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Collection of 60+ Python functions for validating data

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Python library of 60+ commonly-used validator functions

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The Validator Collection is a Python library that provides more than 60 functions that can be used to validate the type and contents of an input value.

Each function has a consistent syntax for easy use, and has been tested on Python 2.7, 3.4, 3.5, 3.6, and 3.7.

For a list of validators available, please see the lists below.

COMPLETE DOCUMENTATION ON READTHEDOCS: http://validator-collection.readthedocs.io/en/latest



Installation

To install the Validator Collection, just execute:

$ pip install validator-collection

Dependencies:

Python 3.x Python 2.7
jsonschema for JSON Schema Validation.

jsonschema for JSON Schema Validation.

The regex drop-in replacement for Python’s (buggy) standard re module.

Conditional dependencies will be automatically installed if you are installing to Python 2.x.


Available Validators and Checkers

Validators

SEE: Validator Reference

Core Date/Time Numbers File-related Internet-related
dict date numeric bytesIO email
json datetime integer stringIO url
string time float path domain
iterable timezone fraction path_exists ip_address
none   decimal file_exists ipv4
not_empty     directory_exists ipv6
uuid     readable mac_address
variable_name     writeable  
      executable  

Checkers

SEE: Checker Reference

Core Date/Time Numbers File-related Internet-related
is_type is_date is_numeric is_bytesIO is_email
is_between is_datetime is_integer is_stringIO is_url
has_length is_time is_float is_pathlike is_domain
are_equivalent is_timezone is_fraction is_on_filesystem is_ip_address
are_dicts_equivalent   is_decimal is_file is_ipv4
is_dict     is_directory is_ipv6
is_json     is_readable is_mac_address
is_string     is_writeable  
is_iterable     is_executable  
is_not_empty        
is_none        
is_callable        
is_uuid        
is_variable_name        

Hello, World and Standard Usage

All validator functions have a consistent syntax so that using them is pretty much identical. Here’s how it works:

from validator_collection import validators, checkers, errors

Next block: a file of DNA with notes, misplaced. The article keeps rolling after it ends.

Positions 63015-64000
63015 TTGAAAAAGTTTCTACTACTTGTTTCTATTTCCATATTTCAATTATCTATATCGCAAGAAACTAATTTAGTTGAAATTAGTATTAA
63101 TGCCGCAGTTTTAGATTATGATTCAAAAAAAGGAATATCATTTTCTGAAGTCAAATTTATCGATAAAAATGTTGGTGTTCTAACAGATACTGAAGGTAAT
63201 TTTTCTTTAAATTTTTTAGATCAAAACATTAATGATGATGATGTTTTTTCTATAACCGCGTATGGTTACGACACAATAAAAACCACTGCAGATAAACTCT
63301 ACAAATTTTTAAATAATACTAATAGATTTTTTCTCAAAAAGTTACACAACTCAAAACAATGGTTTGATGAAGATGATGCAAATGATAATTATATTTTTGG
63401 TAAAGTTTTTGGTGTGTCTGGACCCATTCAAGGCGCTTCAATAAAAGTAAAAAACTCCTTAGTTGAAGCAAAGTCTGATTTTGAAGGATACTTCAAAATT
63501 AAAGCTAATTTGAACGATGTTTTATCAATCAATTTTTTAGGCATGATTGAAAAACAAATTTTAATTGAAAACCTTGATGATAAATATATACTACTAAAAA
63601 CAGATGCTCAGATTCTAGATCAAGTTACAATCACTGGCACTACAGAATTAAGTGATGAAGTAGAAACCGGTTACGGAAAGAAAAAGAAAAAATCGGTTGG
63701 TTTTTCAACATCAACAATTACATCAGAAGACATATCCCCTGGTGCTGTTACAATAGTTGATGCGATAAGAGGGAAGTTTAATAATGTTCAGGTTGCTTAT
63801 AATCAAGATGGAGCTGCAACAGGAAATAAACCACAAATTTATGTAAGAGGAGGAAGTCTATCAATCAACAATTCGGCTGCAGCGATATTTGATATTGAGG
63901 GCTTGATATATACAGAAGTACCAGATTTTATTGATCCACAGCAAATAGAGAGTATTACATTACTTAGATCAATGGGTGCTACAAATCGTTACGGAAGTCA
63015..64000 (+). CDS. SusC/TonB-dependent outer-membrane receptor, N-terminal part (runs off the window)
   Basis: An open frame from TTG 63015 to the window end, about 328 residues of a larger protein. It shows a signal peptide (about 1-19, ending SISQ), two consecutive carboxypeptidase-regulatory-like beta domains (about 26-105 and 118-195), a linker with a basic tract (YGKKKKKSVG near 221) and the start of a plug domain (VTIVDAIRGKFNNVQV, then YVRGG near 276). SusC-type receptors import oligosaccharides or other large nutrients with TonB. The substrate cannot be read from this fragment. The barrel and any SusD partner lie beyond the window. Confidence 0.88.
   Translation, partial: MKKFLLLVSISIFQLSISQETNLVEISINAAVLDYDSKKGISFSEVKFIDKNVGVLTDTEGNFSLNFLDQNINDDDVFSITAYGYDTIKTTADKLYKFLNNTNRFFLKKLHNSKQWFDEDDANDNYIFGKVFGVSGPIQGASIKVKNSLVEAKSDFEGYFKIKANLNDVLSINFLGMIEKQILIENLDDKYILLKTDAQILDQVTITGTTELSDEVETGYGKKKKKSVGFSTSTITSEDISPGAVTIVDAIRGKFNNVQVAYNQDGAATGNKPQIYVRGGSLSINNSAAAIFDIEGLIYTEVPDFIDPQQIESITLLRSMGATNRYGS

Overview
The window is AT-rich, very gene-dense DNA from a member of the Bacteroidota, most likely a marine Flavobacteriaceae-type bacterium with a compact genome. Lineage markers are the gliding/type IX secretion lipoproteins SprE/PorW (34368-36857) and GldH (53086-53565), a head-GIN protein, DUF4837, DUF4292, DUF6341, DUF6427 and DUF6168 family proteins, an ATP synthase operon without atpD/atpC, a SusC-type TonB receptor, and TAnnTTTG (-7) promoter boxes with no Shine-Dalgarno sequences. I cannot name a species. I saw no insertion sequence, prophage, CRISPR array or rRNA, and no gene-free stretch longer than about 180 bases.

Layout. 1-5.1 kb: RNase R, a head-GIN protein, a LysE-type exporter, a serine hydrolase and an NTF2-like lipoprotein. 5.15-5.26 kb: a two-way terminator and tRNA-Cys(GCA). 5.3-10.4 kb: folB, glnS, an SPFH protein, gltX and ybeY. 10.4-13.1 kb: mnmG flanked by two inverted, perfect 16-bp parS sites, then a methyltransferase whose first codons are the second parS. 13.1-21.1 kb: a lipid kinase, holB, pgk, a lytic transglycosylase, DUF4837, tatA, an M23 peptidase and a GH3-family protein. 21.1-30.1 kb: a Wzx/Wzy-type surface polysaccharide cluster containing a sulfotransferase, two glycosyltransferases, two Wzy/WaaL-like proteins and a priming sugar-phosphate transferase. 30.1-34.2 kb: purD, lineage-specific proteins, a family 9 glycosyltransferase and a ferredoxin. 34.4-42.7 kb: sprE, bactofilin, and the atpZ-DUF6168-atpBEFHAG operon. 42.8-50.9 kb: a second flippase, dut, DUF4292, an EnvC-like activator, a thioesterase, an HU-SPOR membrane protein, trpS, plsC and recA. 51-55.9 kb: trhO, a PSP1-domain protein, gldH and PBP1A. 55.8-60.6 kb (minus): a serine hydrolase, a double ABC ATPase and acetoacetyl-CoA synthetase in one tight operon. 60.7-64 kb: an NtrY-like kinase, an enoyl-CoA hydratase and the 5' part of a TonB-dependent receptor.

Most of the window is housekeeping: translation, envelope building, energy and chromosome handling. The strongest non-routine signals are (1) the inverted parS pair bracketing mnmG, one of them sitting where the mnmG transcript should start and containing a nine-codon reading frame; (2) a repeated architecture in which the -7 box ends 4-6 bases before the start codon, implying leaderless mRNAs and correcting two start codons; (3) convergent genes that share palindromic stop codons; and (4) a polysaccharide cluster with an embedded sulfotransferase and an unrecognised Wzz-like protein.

email_address = validators.email('test@domain.dev')
# The value of email_address will now be "test@domain.dev"

email_address = validators.email('this-is-an-invalid-email')
# Will raise a ValueError

try:
    email_address = validators.email(None)
    # Will raise an EmptyValueError
except errors.EmptyValueError:
    # Handling logic goes here
except errors.InvalidEmailError:
    # More handlign logic goes here

email_address = validators.email(None, allow_empty = True)
# The value of email_address will now be None

email_address = validators.email('', allow_empty = True)
# The value of email_address will now be None

is_email_address = checkers.is_email('test@domain.dev')
# The value of is_email_address will now be True

is_email_address = checkers.is_email('this-is-an-invalid-email')
# The value of is_email_address will now be False

is_email_address = checkers.is_email(None)
# The value of is_email_address will now be False

Pretty simple, right? Let’s break it down just in case: Each validator comes in two flavors: a validator and a checker.

Using Validators

SEE: Validator Reference

A validator does what it says on the tin: It validates that an input value is what you think it should be, and returns its valid form.

Each validator is expressed as the name of the thing being validated, for example email().

Each validator accepts a value as its first argument, and an optional allow_empty boolean as its second argument. For example:

email_address = validators.email(value, allow_empty = True)

If the value you’re validating validates successfully, it will be returned. If the value you’re validating needs to be coerced to a different type, the validator will try to do that. So for example: